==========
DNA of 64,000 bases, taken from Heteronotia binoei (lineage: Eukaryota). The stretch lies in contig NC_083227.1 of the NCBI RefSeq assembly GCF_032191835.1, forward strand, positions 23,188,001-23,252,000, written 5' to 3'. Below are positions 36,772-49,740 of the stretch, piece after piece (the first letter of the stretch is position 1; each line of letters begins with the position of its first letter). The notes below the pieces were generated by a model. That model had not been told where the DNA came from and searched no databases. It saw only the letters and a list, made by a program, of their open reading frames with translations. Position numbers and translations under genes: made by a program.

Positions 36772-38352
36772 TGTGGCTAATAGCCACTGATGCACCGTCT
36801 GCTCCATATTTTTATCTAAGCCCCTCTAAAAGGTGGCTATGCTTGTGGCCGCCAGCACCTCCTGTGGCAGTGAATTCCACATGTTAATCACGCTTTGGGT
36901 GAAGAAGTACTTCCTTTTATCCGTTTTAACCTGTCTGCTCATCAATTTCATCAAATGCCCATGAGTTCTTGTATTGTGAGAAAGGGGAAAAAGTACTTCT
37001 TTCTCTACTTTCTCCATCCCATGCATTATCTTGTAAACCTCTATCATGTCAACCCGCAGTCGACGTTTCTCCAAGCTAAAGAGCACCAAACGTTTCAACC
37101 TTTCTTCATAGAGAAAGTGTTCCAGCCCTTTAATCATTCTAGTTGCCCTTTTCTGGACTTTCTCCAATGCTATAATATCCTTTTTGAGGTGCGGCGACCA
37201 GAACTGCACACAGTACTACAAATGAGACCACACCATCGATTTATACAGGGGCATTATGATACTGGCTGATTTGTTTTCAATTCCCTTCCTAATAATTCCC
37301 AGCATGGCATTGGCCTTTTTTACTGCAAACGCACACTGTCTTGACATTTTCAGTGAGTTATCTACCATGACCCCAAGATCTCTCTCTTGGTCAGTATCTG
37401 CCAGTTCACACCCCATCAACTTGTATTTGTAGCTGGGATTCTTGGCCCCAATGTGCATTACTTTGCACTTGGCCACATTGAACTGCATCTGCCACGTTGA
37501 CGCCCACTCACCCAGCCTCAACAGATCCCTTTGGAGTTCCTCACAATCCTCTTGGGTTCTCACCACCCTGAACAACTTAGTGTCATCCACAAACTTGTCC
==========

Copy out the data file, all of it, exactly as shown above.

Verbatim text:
DNA of 64,000 bases, taken from Heteronotia binoei (lineage: Eukaryota). The stretch lies in contig NC_083227.1 of the NCBI RefSeq assembly GCF_032191835.1, forward strand, positions 23,188,001-23,252,000, written 5' to 3'. Below are positions 36,772-49,740 of the stretch, piece after piece (the first letter of the stretch is position 1; each line of letters begins with the position of its first letter). The notes below the pieces were generated by a model. That model had not been told where the DNA came from and searched no databases. It saw only the letters and a list, made by a program, of their open reading frames with translations. Position numbers and translations under genes: made by a program.

Positions 36772-38352
36772 TGTGGCTAATAGCCACTGATGCACCGTCT
36801 GCTCCATATTTTTATCTAAGCCCCTCTAAAAGGTGGCTATGCTTGTGGCCGCCAGCACCTCCTGTGGCAGTGAATTCCACATGTTAATCACGCTTTGGGT
36901 GAAGAAGTACTTCCTTTTATCCGTTTTAACCTGTCTGCTCATCAATTTCATCAAATGCCCATGAGTTCTTGTATTGTGAGAAAGGGGAAAAAGTACTTCT
37001 TTCTCTACTTTCTCCATCCCATGCATTATCTTGTAAACCTCTATCATGTCAACCCGCAGTCGACGTTTCTCCAAGCTAAAGAGCACCAAACGTTTCAACC
37101 TTTCTTCATAGAGAAAGTGTTCCAGCCCTTTAATCATTCTAGTTGCCCTTTTCTGGACTTTCTCCAATGCTATAATATCCTTTTTGAGGTGCGGCGACCA
37201 GAACTGCACACAGTACTACAAATGAGACCACACCATCGATTTATACAGGGGCATTATGATACTGGCTGATTTGTTTTCAATTCCCTTCCTAATAATTCCC
37301 AGCATGGCATTGGCCTTTTTTACTGCAAACGCACACTGTCTTGACATTTTCAGTGAGTTATCTACCATGACCCCAAGATCTCTCTCTTGGTCAGTATCTG
37401 CCAGTTCACACCCCATCAACTTGTATTTGTAGCTGGGATTCTTGGCCCCAATGTGCATTACTTTGCACTTGGCCACATTGAACTGCATCTGCCACGTTGA
37501 CGCCCACTCACCCAGCCTCAACAGATCCCTTTGGAGTTCCTCACAATCCTCTTGGGTTCTCACCACCCTGAACAACTTAGTGTCATCCACAAACTTGTCC